Saturday, July 28, 2007

Sunday devotional - One Stormy Night

Luke 11:42 "Woe to you Pharisees, because you give God a tenth of your mint, rue and all other kinds of garden herbs, but you neglect justice and the love of God. You should have practiced the latter without leaving the former undone. NIV

Many years ago, when I was a preacher in Scotland, two young women appeared at the manse door on a stormy winter's night. Both were slightly inebriated and had come to make a special request. One of them was a single mum, who doted on her five-year-old daughter. She wanted her only child baptized and was wondering if I would do it. Suddenly she burst into tears and couldn't say another word.

Her friend then continued the conversation. "Minister," she said, "she came here five years ago when the baby was born, but the last minister wouldn't christen her daughter. He told her the church didn't baptize that kind of child here."

I was shocked, but not surprised. My predecessor had a stern reputation for upholding church law and neglecting compassion. I told them I would be delighted to baptize the wee girl and asked if her mum would come to church on Sundays. The young mother stopped weeping, and her whole face brightened. For the first time in years, she felt accepted.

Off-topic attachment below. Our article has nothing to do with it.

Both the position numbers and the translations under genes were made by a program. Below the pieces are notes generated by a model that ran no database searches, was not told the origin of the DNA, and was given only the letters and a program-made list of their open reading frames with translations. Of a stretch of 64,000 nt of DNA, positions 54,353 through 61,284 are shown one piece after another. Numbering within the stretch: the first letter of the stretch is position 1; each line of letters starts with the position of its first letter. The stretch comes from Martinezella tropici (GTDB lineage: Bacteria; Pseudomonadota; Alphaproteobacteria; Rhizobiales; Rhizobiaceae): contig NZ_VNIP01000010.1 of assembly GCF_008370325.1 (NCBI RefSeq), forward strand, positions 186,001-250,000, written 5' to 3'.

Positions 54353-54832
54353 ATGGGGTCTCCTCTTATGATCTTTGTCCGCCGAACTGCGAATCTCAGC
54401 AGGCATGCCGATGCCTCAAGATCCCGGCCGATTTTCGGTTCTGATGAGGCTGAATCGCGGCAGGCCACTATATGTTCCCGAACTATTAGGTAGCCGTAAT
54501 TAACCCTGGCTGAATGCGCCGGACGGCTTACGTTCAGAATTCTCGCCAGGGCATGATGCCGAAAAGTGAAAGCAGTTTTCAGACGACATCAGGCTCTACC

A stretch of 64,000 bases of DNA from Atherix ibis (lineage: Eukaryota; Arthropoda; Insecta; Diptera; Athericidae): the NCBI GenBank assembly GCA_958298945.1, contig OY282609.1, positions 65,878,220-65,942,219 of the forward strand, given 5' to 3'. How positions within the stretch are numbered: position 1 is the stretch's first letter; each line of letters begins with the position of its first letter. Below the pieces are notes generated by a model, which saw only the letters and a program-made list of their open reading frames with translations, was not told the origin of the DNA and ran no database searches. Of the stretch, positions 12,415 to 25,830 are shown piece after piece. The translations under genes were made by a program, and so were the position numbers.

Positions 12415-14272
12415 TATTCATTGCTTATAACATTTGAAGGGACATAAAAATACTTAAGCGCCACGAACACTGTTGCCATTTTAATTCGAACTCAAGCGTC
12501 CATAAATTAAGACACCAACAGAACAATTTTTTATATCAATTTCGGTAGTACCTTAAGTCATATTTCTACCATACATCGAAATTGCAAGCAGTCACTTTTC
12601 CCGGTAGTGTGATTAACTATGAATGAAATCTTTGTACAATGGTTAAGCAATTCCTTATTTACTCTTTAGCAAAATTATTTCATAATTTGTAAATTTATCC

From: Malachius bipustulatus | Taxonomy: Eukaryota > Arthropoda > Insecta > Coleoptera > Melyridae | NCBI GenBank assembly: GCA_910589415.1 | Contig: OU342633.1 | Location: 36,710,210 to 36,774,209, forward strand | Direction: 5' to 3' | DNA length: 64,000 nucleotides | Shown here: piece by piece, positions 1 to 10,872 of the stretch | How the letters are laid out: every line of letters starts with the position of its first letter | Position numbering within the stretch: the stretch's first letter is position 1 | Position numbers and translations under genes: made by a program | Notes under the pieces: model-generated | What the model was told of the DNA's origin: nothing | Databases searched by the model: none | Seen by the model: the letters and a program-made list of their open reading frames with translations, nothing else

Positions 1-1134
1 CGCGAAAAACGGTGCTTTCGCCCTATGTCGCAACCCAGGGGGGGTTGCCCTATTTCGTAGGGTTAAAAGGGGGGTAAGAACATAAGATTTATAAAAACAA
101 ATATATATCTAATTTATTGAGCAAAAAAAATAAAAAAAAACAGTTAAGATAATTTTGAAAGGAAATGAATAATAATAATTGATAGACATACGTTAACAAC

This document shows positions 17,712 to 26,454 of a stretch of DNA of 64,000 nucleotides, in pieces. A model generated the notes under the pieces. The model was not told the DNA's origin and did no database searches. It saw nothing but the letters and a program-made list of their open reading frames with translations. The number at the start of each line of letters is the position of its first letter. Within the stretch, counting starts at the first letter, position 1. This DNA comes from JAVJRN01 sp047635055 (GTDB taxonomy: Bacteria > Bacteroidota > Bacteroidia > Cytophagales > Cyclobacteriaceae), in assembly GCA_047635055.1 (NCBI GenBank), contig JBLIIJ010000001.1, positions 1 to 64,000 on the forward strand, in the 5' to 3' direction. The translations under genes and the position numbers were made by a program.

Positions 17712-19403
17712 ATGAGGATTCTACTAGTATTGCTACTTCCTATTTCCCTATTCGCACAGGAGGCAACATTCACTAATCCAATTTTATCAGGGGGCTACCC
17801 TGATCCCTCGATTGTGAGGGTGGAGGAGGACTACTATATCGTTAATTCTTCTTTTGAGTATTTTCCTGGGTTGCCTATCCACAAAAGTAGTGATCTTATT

She came to church with her daughter the following Sunday. She soon became a member of the congregation and her daughter was baptized. She became a Sunday School teacher and brought her child up as a Christian. Her whole life changed because she was no longer burdened with shame. Before I left to minister in the United States, she thanked me for helping her and for accepting her daughter.

We have good rules, well thought out regulations, important teachings and holy traditions in our churches, but when we use them to oppress individuals and neglect to show compassion, we're no better than the Pharisees whom Jesus condemned. Justice and love of God are key elements of our faith. We should never forget to practice those things first, instead of hiding behind doctrine and dogma.